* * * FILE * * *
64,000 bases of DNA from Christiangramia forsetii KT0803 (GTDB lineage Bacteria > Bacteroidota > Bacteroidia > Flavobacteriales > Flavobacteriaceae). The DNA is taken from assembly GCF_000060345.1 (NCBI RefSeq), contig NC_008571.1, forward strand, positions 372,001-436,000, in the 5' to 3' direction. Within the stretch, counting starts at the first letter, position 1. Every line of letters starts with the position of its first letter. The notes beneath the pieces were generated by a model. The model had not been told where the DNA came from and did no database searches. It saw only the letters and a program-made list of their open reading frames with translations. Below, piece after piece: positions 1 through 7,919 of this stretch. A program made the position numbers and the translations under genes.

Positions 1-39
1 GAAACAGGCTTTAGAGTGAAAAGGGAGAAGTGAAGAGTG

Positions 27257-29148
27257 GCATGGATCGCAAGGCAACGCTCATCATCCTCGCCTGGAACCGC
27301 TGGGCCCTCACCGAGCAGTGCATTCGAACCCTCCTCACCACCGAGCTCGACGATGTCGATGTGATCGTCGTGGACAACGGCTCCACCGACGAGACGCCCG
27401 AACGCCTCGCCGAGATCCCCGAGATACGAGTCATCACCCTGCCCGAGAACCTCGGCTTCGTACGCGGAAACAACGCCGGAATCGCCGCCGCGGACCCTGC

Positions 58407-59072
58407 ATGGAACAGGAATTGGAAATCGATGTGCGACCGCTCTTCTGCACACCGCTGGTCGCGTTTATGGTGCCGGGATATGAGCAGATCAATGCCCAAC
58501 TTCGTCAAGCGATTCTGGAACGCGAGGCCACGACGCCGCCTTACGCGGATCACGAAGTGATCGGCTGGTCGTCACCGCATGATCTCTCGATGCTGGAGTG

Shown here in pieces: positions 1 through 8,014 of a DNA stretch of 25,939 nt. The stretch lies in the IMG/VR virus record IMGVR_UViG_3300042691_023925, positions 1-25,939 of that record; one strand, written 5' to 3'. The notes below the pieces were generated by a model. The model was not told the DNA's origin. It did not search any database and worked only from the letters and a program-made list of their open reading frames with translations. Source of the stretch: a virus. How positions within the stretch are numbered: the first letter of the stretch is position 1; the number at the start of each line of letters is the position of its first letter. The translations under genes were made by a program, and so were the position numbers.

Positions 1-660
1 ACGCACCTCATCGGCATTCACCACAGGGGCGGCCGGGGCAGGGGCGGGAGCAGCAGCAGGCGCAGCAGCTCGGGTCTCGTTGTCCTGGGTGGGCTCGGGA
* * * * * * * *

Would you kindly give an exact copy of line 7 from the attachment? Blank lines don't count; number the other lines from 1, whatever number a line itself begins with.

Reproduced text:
27401 AACGCCTCGCCGAGATCCCCGAGATACGAGTCATCACCCTGCCCGAGAACCTCGGCTTCGTACGCGGAAACAACGCCGGAATCGCCGCCGCGGACCCTGC